Do they mean that Mormonism is just hopelessly incomplete and it gives no such meaning to our lives? Do they mean that we cannot put together anything like a coherent world view and so much rest satisfied with what otherwise appears wildly incoherent? Anything we believe could be true because human reason is so impotent that to engage it is a mistake? Such an approach smacks of the irony winking at us in a conversation that Orson Scott Card published today: Traditional Christian (TC): “The Trinity consists of three parallel lines, which touch each other. LDS: If they touch each other, they’re not parallel lines. TC: Nevertheless, they are parallel, and they touch. They touch at every point. LDS: If they touch at every point, they’re the same line, not three. TC: They touch at every point, yet they are three lines. LDS: That doesn’t make sense. Lines can’t be different yet the same, parallel yet intersecting. The words stop having any meaning when you say such things. TC: That’s because you have a finite, mortal mind, which cannot comprehend the nature of geometry. LDS: That’s just crazy. The Trinity is three lines, completely distinct, perfectly parallel, so they go infinitely in the same direction. That’s simple, it’s clear, and it’s true. In fact, we’ve seen the lines. TC: That’s blasphemy! You can never see the lines! They’re only imaginary! LDS: Your lines are imaginary. The lines we’ve seen are real. TC: Then you are not Geometers!”
Do those who deny that we have a theology deny that we make claims about the distinctness of the persons in the Godhead? That is theology. Do they deny that we make claims about God becoming man? That is theology. The attempt to makes sense of the most basic claims of the faith, to even attempt to grasp what those claims mean and assert, is theology. How could we avoid that? Do they imagine that we can be satisfied with three lines that are parallel but that share all of their points in common? That just isn’t Mormonism.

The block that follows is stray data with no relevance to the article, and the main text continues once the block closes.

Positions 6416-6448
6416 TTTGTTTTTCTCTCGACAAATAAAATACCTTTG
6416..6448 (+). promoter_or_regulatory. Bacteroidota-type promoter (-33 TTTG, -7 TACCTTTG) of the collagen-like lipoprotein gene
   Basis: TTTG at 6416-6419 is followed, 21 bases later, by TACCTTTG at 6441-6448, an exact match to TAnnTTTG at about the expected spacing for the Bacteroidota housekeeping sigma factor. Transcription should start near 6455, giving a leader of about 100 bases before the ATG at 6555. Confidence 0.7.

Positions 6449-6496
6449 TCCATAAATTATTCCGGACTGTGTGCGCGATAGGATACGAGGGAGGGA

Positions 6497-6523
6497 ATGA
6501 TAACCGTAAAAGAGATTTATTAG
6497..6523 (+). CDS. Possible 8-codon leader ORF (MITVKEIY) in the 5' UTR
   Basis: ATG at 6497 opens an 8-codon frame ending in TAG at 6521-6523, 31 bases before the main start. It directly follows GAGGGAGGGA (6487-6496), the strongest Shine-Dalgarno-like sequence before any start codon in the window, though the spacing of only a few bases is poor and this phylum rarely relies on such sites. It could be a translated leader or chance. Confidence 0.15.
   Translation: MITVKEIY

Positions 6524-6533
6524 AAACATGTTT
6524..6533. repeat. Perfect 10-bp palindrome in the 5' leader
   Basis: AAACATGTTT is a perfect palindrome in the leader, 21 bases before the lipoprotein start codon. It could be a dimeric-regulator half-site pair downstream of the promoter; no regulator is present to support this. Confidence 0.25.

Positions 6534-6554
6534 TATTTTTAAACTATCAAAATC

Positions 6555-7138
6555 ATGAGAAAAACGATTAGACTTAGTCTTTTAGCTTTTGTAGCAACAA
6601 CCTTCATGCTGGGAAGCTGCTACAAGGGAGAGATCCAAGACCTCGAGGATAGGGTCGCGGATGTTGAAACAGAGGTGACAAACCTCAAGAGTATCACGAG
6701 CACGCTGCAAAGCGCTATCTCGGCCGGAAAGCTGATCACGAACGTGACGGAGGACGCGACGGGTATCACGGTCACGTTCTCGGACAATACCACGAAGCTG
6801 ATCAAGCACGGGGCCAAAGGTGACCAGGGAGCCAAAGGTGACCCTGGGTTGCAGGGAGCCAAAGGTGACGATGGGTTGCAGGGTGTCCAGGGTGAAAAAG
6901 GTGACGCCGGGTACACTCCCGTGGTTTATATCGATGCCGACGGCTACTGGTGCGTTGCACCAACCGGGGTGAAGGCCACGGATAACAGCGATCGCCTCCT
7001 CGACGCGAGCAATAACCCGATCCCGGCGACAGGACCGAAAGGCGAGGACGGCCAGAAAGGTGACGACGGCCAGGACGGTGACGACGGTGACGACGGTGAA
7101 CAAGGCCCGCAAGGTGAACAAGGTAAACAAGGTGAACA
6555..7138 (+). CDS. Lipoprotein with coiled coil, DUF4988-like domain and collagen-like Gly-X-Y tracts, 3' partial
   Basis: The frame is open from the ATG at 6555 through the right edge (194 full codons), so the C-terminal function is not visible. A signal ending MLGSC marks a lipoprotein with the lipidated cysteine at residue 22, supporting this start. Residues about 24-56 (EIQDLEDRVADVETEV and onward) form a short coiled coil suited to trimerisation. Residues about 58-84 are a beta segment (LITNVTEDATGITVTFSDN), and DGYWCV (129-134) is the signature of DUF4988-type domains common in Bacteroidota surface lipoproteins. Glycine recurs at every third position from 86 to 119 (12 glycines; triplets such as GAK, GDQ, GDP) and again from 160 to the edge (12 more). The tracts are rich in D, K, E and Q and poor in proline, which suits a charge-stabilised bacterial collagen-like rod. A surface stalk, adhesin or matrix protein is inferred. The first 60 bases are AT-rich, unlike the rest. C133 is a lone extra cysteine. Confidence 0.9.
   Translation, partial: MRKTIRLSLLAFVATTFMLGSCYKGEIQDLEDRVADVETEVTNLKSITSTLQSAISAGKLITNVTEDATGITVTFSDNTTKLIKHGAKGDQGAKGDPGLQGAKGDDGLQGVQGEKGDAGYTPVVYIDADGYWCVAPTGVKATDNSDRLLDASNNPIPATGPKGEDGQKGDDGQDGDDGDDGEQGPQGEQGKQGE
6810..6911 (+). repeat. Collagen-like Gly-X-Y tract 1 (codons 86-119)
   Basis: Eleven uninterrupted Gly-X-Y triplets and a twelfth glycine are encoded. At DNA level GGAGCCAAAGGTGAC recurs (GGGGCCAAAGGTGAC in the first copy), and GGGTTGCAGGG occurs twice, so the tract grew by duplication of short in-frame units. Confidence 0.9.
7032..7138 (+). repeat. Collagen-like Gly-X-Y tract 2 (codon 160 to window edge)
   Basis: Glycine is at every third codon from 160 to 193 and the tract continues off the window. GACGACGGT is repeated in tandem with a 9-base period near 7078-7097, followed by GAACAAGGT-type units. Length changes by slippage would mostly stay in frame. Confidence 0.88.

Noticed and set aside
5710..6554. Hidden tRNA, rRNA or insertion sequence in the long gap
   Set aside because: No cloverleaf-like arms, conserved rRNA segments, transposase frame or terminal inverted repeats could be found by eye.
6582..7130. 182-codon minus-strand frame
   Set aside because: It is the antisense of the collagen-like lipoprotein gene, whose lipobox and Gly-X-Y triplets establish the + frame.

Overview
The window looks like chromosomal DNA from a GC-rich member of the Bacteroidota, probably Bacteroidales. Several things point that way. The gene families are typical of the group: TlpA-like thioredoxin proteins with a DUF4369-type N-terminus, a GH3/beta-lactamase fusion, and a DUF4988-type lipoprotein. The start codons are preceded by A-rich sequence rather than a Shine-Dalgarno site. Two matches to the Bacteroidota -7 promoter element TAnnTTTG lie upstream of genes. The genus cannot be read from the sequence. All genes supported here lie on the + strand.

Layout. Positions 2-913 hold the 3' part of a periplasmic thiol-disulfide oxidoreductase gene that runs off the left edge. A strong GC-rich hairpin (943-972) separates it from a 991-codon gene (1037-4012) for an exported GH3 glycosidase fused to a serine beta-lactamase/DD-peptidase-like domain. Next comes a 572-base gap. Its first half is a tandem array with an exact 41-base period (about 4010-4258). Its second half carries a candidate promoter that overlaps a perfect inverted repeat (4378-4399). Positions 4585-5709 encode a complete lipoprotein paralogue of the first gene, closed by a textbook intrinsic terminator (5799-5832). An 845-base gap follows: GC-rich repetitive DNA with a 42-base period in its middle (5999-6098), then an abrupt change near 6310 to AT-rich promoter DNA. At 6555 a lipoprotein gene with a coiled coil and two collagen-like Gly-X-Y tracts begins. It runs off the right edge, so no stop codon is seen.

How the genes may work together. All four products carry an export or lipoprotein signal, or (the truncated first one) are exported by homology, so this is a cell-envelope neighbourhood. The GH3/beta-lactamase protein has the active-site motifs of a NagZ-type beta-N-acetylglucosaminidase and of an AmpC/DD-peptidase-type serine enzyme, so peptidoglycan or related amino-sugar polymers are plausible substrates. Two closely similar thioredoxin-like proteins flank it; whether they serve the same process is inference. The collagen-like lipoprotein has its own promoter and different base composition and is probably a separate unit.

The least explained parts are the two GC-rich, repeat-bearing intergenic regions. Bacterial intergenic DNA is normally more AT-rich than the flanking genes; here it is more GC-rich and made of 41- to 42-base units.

Perhaps what they mean is that we do theology differently. Instead of attempting to use the impotent powers of the mind to reason, they mean that we tell stories as the way we do theology. Do they mean that we have only stories — with infinite play and no discernible meaning beyond the story itself? Such a vacuum of meaning seems to me to be impossible. The world view that the story interacts with is a theology — and I don’t mean to reject all forms of narrative theology. What I suggest is that narrative is not enough. A story without some underlying world view against which it interacts has no meaning. The critical assessment of the world view of the story is theology. Moreover, Mormons aren’t alone in engaging stories. Yet the claim that God has a body of flesh and bone, that the persons of the Godhead are distinct and not merely one substance, that God cares about us and feels and cries — these aren’t just stories. They are claims that engage theology in numerous senses. We must remain open to learn what we mean more fully, but we must be willing to embrace what we grasp of these claims as well. It seems we have a sort of theology which we want to be reasonable and at least possibly true (not logically incoherent or demonstrably false).
In the end, theology is the attempt to make sense of the faith we have received in terms that make it meaningful in the world and time in which we live, move and have our being. It is the insistence that if we end up with three parallel lines that have all of their points in common, it is time to drink more deeply of the revelations and go back to the drawing board to start aright again.